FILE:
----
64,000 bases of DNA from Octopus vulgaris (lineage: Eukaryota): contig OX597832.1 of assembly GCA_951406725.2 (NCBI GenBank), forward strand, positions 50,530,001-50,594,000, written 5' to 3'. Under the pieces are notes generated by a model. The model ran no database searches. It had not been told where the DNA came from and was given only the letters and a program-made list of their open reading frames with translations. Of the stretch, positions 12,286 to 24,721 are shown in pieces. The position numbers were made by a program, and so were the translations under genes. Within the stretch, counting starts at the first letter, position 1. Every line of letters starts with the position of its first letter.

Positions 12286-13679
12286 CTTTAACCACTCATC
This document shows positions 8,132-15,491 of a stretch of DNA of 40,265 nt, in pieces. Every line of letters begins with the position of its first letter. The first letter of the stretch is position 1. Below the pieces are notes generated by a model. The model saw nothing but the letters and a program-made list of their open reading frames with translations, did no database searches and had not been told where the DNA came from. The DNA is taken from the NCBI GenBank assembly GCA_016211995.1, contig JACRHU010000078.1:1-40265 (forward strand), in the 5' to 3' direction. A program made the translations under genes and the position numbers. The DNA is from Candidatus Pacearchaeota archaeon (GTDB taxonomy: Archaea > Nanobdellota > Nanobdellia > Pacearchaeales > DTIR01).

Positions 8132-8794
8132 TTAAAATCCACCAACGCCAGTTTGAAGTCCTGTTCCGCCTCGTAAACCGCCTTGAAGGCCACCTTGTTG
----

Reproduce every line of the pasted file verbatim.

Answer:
64,000 bases of DNA from Octopus vulgaris (lineage: Eukaryota): contig OX597832.1 of assembly GCA_951406725.2 (NCBI GenBank), forward strand, positions 50,530,001-50,594,000, written 5' to 3'. Under the pieces are notes generated by a model. The model ran no database searches. It had not been told where the DNA came from and was given only the letters and a program-made list of their open reading frames with translations. Of the stretch, positions 12,286 to 24,721 are shown in pieces. The position numbers were made by a program, and so were the translations under genes. Within the stretch, counting starts at the first letter, position 1. Every line of letters starts with the position of its first letter.

Positions 12286-13679
12286 CTTTAACCACTCATC
This document shows positions 8,132-15,491 of a stretch of DNA of 40,265 nt, in pieces. Every line of letters begins with the position of its first letter. The first letter of the stretch is position 1. Below the pieces are notes generated by a model. The model saw nothing but the letters and a program-made list of their open reading frames with translations, did no database searches and had not been told where the DNA came from. The DNA is taken from the NCBI GenBank assembly GCA_016211995.1, contig JACRHU010000078.1:1-40265 (forward strand), in the 5' to 3' direction. A program made the translations under genes and the position numbers. The DNA is from Candidatus Pacearchaeota archaeon (GTDB taxonomy: Archaea > Nanobdellota > Nanobdellia > Pacearchaeales > DTIR01).

Positions 8132-8794
8132 TTAAAATCCACCAACGCCAGTTTGAAGTCCTGTTCCGCCTCGTAAACCGCCTTGAAGGCCACCTTGTTG